Caroni Swamp

By Leah Pyne

As a plant and tree lover, going to Caroni Swamp was one of the activities I was very excited for. In my head, it was going to be lush and green and full of tangled roots reaching up out of the water. I was not disappointed.

We arrived at the swamp a little late due to heavy traffic through Port of Spain, but the people running the boat tours were able to call the last boat back for us since it had just left and there had been enough room left to accommodate our group. I was grinning from ear to ear as we sat in the boat and entered the channel.

Our guide pointed out the three different kinds of mangroves as we entered the swamp: red, white and black. White had broader leaves than black and red had roots that hung down rather than grew out of the water like the black and white mangroves. As we went along we spotted a snake chilling in a tree. And a little further on we encountered two more, a male and a female, told apart by their size. We also encountered a few blue herons and some scarlet ibises roosting in the trees. They stood out like gems in the green of the leaves. I loved looking into the mangroves and seeing the tangle of roots with the sun shining through the leaves making everything dappled in light.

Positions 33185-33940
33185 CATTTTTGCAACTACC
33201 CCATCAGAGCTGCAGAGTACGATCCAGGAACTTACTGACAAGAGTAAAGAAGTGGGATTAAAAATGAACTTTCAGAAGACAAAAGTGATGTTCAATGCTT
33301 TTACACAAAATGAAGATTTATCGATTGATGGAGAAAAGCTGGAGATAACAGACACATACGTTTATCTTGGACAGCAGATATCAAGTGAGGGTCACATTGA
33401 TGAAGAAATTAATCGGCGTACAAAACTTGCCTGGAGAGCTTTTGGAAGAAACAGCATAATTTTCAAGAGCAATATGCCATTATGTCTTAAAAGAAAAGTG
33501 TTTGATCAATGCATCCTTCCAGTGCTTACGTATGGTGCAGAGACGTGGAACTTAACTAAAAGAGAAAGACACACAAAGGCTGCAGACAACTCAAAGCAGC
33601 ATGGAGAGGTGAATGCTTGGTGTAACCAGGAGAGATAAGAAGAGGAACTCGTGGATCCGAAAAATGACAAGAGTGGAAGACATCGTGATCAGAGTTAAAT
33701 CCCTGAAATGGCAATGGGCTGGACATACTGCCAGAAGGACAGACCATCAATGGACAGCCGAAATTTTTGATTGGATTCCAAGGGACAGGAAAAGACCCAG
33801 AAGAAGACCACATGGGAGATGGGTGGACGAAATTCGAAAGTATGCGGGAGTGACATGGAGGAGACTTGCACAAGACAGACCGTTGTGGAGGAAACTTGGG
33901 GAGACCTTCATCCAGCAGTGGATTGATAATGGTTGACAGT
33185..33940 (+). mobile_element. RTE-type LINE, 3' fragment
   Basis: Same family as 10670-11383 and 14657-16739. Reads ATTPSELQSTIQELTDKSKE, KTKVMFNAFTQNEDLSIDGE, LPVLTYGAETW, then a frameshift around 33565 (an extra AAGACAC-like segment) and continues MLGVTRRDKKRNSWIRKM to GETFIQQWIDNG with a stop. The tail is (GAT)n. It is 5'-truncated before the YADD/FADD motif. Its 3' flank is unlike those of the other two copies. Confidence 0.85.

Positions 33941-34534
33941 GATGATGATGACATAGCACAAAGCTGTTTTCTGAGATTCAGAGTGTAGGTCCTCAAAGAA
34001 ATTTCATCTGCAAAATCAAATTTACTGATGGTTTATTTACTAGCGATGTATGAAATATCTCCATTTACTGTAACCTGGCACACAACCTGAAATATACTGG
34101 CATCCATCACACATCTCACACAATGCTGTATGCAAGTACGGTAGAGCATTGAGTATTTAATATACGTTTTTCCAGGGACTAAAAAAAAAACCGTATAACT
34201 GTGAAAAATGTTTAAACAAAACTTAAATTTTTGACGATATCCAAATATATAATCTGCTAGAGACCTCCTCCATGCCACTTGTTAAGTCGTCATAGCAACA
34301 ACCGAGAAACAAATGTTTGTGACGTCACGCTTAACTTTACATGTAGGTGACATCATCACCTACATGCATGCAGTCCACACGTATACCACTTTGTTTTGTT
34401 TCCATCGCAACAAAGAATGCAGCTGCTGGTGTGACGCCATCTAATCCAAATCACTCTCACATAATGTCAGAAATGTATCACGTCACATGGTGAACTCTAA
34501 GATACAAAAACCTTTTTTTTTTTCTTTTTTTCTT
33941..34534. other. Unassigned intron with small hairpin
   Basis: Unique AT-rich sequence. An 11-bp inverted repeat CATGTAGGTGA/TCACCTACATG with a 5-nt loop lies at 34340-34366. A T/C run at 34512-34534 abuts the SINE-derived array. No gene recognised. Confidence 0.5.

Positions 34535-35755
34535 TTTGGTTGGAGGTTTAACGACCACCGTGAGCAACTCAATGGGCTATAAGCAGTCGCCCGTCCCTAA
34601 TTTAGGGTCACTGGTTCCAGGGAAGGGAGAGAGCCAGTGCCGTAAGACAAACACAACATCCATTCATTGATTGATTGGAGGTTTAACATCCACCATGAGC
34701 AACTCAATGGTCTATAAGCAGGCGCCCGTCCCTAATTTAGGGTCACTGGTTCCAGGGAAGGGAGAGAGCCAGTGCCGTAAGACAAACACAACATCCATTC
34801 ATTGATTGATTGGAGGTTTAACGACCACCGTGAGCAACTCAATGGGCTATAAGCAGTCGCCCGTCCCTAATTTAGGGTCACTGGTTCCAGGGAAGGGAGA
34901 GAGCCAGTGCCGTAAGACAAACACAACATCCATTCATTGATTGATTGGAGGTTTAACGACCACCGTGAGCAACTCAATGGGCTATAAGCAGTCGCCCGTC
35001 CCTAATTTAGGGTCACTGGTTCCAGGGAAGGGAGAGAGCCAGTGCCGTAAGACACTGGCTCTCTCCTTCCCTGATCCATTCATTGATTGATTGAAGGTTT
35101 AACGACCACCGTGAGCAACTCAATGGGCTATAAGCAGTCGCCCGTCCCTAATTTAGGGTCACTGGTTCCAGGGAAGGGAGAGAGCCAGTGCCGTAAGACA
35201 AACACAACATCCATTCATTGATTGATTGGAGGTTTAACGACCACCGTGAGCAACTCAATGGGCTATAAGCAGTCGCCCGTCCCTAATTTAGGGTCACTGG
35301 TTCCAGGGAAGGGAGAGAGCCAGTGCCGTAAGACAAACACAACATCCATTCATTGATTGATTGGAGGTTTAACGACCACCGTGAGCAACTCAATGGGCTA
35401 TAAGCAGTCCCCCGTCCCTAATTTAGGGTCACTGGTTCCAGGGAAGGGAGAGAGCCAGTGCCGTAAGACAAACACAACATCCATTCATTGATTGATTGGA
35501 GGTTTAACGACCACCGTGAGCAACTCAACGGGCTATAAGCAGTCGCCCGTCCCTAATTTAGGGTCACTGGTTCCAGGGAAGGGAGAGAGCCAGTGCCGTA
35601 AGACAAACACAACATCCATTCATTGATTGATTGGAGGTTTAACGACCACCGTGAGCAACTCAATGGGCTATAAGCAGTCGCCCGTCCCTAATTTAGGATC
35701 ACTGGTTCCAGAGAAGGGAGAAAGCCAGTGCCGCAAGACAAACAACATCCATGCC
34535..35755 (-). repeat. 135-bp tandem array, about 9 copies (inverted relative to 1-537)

Caroni swamp is the second biggest mangrove wetland in Trinidad and Tobago and is an important habitat for the scarlet ibis which come to roost in a particular set of trees every night. It was these birds we had really come to see. They came in flocks of bright red flashes and speckled the trees like berries on a bush. Their color was so vibrant it didn’t seem real to me, especially in such large quantities.

We were looking at their trees across a large lagoon so they were far enough away so that they seemed more like spots of color than birds. But with the help of binoculars they were quite easy to pick out of their deep green background. Our guide told us that the juveniles didn’t get their color for a year or two and you could tell them apart from the adults because they were a blue grey color. Knowing this, it was interesting to see that the juveniles came in separate flocks from the adults although they all roosted all together.

As we left the swamp the sky turned orange and yellow in a beautiful sunset. A wonderful way to end our last day in Trinidad.